Office for tablets: Microsoft's Godot

Halfway through the first quarter of 2014, Microsoft's 'touch first' version of Office is still nowhere to be found

By , IDG News Service |  Enterprise Software

Apple launched the iPad four years ago, igniting a tablet frenzy that altered personal computing at home and at work, but Microsoft has yet to release an Office version for touchscreen devices.

Much is made about the absence of full, native versions of Office for iPads and Android tablets, but Microsoft hasn't even readied one yet for its own touch-optimized Windows 8 OS, released in October 2012, thus depriving its own Surface tablets of a great sales incentive.

As the clock ticks and users wait, rivals continue shipping new mobile productivity apps and perfecting existing ones that for many people provide functionality that is acceptable and, in the absence of Office, does the trick.

So with each passing day, Office's risk of irrelevance increases as a tablet productivity software suite, which in turn endangers the growth and future of one of Microsoft's most important businesses.

Compounding the delay is the reticence of Microsoft officials to speak clearly regarding the company's plans and timetables. In September and October, former CEO Steve Ballmer said on a couple of occasions that Office versions for iPad and Android tablets were in the works, and would ship after the "touch-first" version for Windows 8.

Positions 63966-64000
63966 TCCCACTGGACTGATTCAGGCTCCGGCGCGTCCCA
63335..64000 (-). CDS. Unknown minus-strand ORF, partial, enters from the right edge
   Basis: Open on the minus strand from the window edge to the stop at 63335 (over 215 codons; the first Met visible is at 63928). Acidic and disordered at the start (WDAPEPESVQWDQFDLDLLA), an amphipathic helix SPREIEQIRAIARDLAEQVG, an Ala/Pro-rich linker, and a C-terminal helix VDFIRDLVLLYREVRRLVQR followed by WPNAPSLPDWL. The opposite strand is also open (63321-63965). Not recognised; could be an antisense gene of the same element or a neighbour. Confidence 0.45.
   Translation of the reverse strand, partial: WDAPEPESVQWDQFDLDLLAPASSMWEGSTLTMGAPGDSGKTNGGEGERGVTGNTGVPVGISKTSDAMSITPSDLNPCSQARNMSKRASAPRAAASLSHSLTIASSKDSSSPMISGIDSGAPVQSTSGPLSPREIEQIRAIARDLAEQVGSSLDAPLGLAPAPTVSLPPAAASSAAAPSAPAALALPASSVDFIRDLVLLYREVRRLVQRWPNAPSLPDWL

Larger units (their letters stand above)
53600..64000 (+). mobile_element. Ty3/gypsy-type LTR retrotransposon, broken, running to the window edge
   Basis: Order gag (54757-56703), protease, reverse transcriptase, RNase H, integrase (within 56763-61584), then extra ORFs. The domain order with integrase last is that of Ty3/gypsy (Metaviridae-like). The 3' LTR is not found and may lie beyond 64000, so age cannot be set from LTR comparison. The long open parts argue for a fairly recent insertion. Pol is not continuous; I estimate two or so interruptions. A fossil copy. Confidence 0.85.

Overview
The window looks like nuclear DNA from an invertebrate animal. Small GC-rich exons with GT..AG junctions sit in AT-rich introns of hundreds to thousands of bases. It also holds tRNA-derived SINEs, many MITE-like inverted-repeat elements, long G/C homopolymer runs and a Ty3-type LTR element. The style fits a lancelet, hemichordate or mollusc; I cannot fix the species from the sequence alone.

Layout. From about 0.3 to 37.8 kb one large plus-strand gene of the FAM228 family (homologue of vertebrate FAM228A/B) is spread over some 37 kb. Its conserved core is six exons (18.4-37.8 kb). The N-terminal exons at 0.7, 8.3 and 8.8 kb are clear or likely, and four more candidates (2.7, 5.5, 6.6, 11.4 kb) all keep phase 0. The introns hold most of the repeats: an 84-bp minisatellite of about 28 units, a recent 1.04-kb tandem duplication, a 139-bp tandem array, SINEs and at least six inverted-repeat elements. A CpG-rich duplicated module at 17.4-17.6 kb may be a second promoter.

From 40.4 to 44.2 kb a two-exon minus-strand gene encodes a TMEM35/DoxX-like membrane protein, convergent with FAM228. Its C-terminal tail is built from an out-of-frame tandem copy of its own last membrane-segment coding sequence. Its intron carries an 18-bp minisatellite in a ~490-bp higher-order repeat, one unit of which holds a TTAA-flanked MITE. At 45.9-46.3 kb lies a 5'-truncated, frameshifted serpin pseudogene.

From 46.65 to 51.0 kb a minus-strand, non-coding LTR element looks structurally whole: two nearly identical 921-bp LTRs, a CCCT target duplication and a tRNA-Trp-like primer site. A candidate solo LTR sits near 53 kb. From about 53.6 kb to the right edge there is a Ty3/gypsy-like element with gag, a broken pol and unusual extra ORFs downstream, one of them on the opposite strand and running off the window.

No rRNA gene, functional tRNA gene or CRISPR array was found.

However, marketing chief Tami Reller was much less clear about the plans during a public appearance last week. Asked for comment about a touchscreen version of Office, a Microsoft spokesman said via email this week that "we don't have any specifics to share" but reiterated Ballmer's statements that the company is working "on touch-first enabled versions of our core Office applications -- including Word, Excel and PowerPoint."

"We can tell you that people's needs are always changing when it comes to productivity applications and Office continues to change with them, whether that means enhancing existing applications, shifting to cloud services, extending Office to mobile devices or adding entirely new applications to the Office suite," the spokesman said.

At this point, the timing of these products may be a moot point. They're late.

"It's taken way too long. Work on an interface for touch-based Office should have started shortly after the iPad was released, at the latest," said Michael Silver, a Gartner analyst.

Critics have theorized that Microsoft deliberately dragged its feet on prepping a version of Office for the iPad out of fear it would hurt Windows and help iOS. It's also understood that adapting Office for touchscreens is a tall order.

Whatever the reasons, time is of the essence, according to IDC analyst Melissa Webster.

"It's critical. Without a touch version of Office, Microsoft will become a dinosaur," she said via email. "There's a whole generation that thinks touch first."

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